There is a moment -- actually two -- when local television
reporter Max Brackett could have put an end to the hostage crisis that
ends up gripping the nation. Sam Baily, the none too bright,
disgruntled employee has laid down his sawed-off shotgun. As Sam turns
his back, Max has a brief opportunity to grab the weapon. As anxiety
flashes across forehead, Max's eyes draw a bead on the shotgun, but his
body stays frozen. His inaction guarantees the continuation of the
story of his career.
Famous director Costa-Gavras has to date created a body of work
with an underlying theme of tension and terror. From his Academy Award
nominated direction of Z to his more recent efforts including MISSING
and MUSIC BOX, his films have a hard-edge that leaves moviegoers
squirming uneasily in their seats.
His most recent film, MAD CITY, represents a change of pace.
Although the hostage situation might sound like his previous films, it
isn't. The script by Tom Matthews, based on a story by Eric Williams
and Matthews, stays firmly in the comedic range. Partly a commentary
on media excesses and partly a black comedy, the script skirts a fine
line between the two, which could be considered its major weakness.
Had one or the other of them been more fully developed, it would have
been a better movie. And in the latter case it would have been even
more like BROADCAST NEWS, the show it most closely resembles. (Robert
Prosky plays roughly the same part as a newsroom executive in both
John Travolta, an actor with an increasingly wide acting range,
plays Sam Baily. With Sam's sad sack look, his pot belly, his rumpled
clothes and his confused demeanor, he has bad luck written all over
him. After being laid off from his eight-dollar-an-hour job as a
museum guard, he comes back to discuss it with the museum's director,
played as prim and proper by a nattily dressed Blythe Danner.
Blue-collar worker Sam, lacking confidence, makes a big mistake by
bringing along something to ensure that his ex-boss will pay him proper
attention. With a gun and a bag of dynamite, his attempts at
reasonable discussion rapidly get out of hand. His gun goes off
wounding his friend, the only other guard, and soon things go from bad
to worse -- but not for everyone.
Max Brackett, played to a tee by a pensive Dustin Hoffman, has
lost his position at the networks and has been relegated to the
television minor leagues. Sent by his boss, Lou Potts (Prosky), to do
a feel-good piece at the local museum, Max ends up being in the rest
room inside the museum when Sam finds himself with a wounded guard and
a dozen school children as accidental hostages. The situation soon
escalates as Max manipulates the scene into a live story with himself
at the center of the storm. Sounding like Rod Serling introducing a
"Twilight Zone" episode, Max intones his explanation of the crisis to
the rest of America.
"A man has been shot; a line has been crossed," proclaims Max.
The movie comes back again and again to the issue of crossed lines with
the implication that the warring reporters cross it repeatedly in an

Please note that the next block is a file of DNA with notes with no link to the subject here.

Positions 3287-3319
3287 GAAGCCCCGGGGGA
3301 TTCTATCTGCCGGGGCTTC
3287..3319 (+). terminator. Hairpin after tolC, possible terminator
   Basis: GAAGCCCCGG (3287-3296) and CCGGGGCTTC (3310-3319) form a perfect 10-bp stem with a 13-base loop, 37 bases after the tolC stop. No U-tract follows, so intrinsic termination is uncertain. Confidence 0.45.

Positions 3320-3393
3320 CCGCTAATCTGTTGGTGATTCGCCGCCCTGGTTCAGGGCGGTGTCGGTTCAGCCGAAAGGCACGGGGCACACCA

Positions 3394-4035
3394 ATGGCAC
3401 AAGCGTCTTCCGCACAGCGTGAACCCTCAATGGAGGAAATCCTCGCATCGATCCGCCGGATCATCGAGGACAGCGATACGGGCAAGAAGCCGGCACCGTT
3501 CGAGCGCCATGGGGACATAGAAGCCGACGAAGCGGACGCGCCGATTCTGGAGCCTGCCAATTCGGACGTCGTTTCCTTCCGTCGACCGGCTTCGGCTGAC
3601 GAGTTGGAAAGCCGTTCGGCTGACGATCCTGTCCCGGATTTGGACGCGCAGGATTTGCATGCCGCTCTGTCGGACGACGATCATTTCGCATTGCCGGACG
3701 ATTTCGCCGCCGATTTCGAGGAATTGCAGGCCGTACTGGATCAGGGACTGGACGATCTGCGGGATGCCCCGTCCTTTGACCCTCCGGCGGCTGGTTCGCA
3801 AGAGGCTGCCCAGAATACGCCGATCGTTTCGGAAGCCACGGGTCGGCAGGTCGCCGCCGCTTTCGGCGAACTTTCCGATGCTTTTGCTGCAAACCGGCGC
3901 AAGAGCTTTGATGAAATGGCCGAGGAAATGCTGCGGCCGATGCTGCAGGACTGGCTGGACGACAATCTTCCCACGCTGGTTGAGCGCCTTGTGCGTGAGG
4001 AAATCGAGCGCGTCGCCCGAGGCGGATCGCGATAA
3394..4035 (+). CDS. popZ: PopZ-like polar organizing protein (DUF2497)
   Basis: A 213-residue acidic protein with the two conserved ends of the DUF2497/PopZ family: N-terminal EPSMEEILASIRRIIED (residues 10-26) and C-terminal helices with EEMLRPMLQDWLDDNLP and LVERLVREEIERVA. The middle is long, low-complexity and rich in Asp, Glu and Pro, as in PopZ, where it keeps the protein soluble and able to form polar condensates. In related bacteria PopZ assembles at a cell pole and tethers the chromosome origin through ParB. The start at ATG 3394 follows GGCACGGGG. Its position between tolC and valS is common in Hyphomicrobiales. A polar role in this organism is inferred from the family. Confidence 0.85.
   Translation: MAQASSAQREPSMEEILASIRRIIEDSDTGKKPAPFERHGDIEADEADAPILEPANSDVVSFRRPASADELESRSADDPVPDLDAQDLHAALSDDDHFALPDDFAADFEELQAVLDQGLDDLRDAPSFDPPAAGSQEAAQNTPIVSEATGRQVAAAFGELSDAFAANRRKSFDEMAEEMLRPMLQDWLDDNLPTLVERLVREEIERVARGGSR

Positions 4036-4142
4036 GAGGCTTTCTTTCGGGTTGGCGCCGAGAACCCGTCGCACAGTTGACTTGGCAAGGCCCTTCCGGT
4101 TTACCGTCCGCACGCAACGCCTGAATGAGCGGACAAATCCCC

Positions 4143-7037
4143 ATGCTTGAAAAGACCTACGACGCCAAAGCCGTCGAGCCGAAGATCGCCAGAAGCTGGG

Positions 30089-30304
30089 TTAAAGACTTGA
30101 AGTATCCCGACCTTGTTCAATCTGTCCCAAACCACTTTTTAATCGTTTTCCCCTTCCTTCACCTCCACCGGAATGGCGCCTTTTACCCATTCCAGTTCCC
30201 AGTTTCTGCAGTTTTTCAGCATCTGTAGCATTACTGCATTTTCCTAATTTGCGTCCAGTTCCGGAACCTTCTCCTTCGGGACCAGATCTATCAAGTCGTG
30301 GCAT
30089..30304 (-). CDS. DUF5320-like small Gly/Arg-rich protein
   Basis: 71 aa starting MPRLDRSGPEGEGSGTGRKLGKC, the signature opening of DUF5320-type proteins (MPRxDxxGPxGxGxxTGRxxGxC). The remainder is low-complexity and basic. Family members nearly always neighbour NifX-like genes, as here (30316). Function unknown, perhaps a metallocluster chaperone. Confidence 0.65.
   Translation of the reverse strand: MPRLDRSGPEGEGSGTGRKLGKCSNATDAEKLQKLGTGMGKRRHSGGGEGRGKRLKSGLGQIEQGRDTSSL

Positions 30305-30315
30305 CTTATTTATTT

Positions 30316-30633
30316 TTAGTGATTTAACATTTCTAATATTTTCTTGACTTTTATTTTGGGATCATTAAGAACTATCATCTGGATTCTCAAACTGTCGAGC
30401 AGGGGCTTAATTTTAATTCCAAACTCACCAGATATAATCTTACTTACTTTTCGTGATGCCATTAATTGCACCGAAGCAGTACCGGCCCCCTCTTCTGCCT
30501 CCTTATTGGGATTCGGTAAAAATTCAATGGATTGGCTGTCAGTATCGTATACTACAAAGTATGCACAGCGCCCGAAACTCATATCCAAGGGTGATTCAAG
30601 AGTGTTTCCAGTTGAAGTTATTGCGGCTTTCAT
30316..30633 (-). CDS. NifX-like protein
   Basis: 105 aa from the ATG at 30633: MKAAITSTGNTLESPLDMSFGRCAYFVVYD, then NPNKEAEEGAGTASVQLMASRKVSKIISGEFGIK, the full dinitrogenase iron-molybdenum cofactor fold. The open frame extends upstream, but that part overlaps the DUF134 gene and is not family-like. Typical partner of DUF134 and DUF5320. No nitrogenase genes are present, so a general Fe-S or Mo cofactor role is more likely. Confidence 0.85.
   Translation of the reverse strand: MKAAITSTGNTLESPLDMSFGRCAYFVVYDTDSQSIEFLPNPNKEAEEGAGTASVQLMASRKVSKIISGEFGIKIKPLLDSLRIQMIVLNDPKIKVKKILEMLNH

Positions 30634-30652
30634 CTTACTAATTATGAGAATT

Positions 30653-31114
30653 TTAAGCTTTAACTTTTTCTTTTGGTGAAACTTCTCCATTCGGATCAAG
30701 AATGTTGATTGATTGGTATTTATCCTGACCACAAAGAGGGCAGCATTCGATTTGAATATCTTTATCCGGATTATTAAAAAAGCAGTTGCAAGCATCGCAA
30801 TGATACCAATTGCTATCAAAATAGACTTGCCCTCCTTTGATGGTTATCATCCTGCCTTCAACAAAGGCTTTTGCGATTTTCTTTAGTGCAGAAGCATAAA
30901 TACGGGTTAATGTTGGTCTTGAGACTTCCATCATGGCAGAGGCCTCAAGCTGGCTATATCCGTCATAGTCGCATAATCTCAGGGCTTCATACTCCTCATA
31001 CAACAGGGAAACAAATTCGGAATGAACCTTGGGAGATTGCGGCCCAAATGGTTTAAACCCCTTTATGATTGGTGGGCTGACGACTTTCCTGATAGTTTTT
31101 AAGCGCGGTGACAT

attempt to improve their poll numbers. We flip back frequently to the
men behind the scenes at the network who check poll numbers on
everything from the newscasters' market share to Sam's popularity.
Old timer Lou thinks the story has gotten out of hand. "Jeez, I
sent you to cover a piece of fluff, and you come back with a hostage
situation," he complains to Max. Like a man in a futile attempt to
battle a hurricane, Lou relinquishes control and lets the media feeding
Chief Lemke's (Ted Levine) first question to Sam stumps him. The
chief wants to know Sam's demands. Max, in total control of the
situation, becomes Max's instant mentor. Max advises against asking
for the only thing Sam wants, his old job back. "You've got to ask for
a fast car, a Learjet or a Greyhound bus," Max tells him, otherwise
they will not take you seriously.
When the story gets big, the network anchor, Kevin Hollander,
shows up to try to muscle in on Max's story. "I'm who Americans trust
for their news," brags Kevin. "You really shouldn't let a marketing
slogan go your head," retorts Max. Alan Alda, who can do supercilious
with the best of them, plays Kevin. To further complicate matters,
Kevin was the source of Max's downfall from the networks after Max
embarrassed him in a live feed at a previous crisis. With Sam's poll
numbers headed for the moon, Kevin smells gold on earth, arguing that
"this guy's a poster child for the disenfranchised."
The supporting cast is strong with the best being Max's young
assistant Lori, played by a perky Mia Kirshner. When Kevin smiles at
her and she realizes this hostage crisis could launch her career, off
go her nerdy clothes and her hesitant manner. She starts dressing like
an anchor and gets ready to walk over her dead mother's grave if need
be to get the story.
Meanwhile, back at scene of the crime, Sam wiles away his time
playing Pied Piper with the kids as they raid the vending machines.
And when night falls, he tells them stories of the local Indian tribe.
The defining moment in the show comes in a request from the big
boys at the network. Could Max be so kind as to arrange for Sam to
surrender in prime time? Oh, and could it be Thursday night since that
is when their ratings need the most help?
MAD CITY runs 1:50. It is rated PG-13 for a few violent scenes, a
couple of profanities and mature themes. The show would be fine for
kids 10 and up although they probably need to be teenagers to be
interested in the movie. I recommend the film to you and give it ***
Copyright © 1997 Steve Rhodes